TRAVERSE CITY — Sean Gusrang was an infielder by trade.
Until last season, that is.
Gusrang switched to right field in order to crack the Traverse City Beach Bums lineup and the move paid dividends — for himself and the team.
The 23-year-old had a breakout season, hitting .266 with 15 home runs and 50 RBIs.
“I had never played outfield until last year,” the former Seton Hall player said. “When Banger (manager Gregg Langbehn) asked if I could play out there, I said, ‘Of course.’ I wasn’t going to say no. It was fun. I welcomed the challenge. I just like to play. It doesn’t matter where I’m at. Luckily, it worked for everybody.”
Gusrang played sparingly in 2011 once he joined the team in mid-season after his college career ended.
“I knew coming in that first year I probably wasn’t going to get a lot of playing time,” he said. “There were older players, good players ahead of me. I was pretty excited last year to come in and compete for a spot. I just took it from there. That’s what everybody does — look for opportunity. You have to produce when you get that chance.”
He did, providing the Beach Bums with a lethal bat in the bottom third of the order. His 15 homers tied him for 10th in the Frontier League. Additionally, he was hit by 18 pitches and he walked 53 times, resulting in a .406 on-base percentage that was also 10th in the league.
Gusrang proved steady in the field, too.
“He did a good job for us last season,” Langbehn said. “And he’s looked good out there this spring. Honestly, you can put him anywhere. It’s a credit to him. It was a situation last year where we couldn’t keep him out of the lineup.”
Gusrang and Jeff Flagg manned right field. Flagg also spelled Chase Burch at first base. All three took turns at DH, too, and were all big run producers. Altogether, Gusrang played in 86 games.
Flagg is not on the team this season, leaving the job strictly to Gusrang, right?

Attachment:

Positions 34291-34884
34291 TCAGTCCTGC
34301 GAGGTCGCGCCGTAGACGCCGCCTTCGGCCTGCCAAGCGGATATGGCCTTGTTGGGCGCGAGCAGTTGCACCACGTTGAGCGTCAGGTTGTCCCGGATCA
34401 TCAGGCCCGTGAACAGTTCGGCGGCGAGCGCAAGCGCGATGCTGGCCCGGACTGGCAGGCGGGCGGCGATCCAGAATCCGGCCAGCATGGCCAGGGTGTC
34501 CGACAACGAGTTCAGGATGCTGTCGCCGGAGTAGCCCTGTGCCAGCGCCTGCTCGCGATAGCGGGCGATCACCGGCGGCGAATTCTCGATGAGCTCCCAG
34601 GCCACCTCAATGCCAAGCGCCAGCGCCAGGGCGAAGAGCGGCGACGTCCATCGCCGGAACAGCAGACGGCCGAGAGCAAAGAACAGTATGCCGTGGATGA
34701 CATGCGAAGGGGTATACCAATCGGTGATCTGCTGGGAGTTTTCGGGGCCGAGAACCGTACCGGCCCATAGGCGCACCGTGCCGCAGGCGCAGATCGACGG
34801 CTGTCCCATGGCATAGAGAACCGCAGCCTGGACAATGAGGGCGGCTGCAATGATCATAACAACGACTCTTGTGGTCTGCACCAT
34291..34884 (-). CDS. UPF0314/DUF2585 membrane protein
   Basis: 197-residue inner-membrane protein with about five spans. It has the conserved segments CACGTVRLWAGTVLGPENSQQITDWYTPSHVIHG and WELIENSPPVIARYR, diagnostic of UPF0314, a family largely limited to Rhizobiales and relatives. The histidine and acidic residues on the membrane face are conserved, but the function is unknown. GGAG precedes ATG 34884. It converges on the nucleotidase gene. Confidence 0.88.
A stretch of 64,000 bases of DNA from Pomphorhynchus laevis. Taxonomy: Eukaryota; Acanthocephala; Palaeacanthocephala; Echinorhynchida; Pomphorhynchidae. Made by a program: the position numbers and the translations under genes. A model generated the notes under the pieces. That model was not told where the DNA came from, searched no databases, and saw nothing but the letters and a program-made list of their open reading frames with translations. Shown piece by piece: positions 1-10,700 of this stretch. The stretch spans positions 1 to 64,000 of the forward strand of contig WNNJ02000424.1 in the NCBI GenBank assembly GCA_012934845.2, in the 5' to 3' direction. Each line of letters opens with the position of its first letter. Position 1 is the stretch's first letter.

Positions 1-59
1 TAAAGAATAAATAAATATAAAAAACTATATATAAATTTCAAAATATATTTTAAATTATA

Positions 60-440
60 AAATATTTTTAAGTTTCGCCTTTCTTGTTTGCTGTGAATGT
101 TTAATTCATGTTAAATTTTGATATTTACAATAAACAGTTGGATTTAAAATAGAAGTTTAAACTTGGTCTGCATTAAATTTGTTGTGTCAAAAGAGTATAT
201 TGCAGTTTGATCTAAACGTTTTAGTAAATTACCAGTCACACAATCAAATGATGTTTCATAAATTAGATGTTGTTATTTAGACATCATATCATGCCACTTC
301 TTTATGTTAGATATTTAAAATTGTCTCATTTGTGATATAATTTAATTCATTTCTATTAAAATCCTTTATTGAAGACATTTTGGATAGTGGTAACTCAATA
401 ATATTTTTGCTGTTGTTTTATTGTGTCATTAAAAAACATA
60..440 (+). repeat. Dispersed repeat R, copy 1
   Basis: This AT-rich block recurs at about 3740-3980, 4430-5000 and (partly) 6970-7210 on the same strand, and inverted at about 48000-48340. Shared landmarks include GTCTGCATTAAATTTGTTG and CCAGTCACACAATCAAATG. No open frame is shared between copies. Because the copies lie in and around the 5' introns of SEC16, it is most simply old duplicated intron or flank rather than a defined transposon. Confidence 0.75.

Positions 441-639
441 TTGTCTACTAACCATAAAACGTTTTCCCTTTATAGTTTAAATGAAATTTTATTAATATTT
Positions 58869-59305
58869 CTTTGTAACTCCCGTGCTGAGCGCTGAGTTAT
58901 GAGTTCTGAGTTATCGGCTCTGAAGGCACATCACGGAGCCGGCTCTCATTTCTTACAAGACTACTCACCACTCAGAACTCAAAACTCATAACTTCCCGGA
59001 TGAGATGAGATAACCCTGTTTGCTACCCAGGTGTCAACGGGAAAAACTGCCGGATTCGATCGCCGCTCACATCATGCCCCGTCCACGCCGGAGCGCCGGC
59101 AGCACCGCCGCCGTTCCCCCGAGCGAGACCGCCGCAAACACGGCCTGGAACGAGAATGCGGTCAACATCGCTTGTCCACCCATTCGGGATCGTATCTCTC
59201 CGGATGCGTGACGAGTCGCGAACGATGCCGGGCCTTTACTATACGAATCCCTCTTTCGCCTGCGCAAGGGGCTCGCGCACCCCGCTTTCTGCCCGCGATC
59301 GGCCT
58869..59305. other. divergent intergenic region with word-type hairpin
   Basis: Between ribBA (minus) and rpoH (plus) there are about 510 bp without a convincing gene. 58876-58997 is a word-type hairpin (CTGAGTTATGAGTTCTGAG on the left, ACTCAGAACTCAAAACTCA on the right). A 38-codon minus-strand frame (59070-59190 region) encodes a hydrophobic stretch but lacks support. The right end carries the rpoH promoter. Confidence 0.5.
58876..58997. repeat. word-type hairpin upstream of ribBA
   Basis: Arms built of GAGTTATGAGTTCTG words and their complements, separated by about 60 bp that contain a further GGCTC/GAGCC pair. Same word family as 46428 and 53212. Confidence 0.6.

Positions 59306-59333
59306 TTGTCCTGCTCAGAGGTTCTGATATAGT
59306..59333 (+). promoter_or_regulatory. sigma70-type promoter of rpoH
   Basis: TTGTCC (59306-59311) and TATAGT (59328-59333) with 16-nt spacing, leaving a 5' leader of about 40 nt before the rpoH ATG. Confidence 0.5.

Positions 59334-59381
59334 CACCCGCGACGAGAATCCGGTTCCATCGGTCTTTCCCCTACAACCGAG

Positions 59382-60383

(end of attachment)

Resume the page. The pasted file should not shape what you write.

Well, that where his versatility comes into play.
“He’s been at second, short, third, left and right this spring,” Langbehn said. “And he has a strong background at first. But he’ll primarily play in the outfield.”
With a year under his belt, Gusrang said he’s more confident playing in the outfield now.
“It’s a little more comforting knowing I played there last year and that I have the ability to do well out there — not just play but play at a high level,” he said. “I take pride in being able to play anywhere and being able to adjust. I was able to do that fairly quickly when I was out there every day.”
Gusrang said one of the biggest adjustments is staying mentally focused at all times.
“You have to get used to having more down time than you have in the infield,” he said. “Sometimes there’s not a lot of action out there.”
As for his power numbers, Gusrang admits the 15 homers were somewhat of a surprise since he hit eight in 168 games in college.
“My college field was one of the biggest in the country so there were not many homers there,” he said. “But I worked hard with (hitting coach) Shannon Hunt last year and that really helped, understanding how to use my body more, how to use my legs more.
“The power numbers were a little bit of a surprise. I didn’t go up there looking for a home run. I was just looking for a good pitch to hit — and I got 15 good ones.”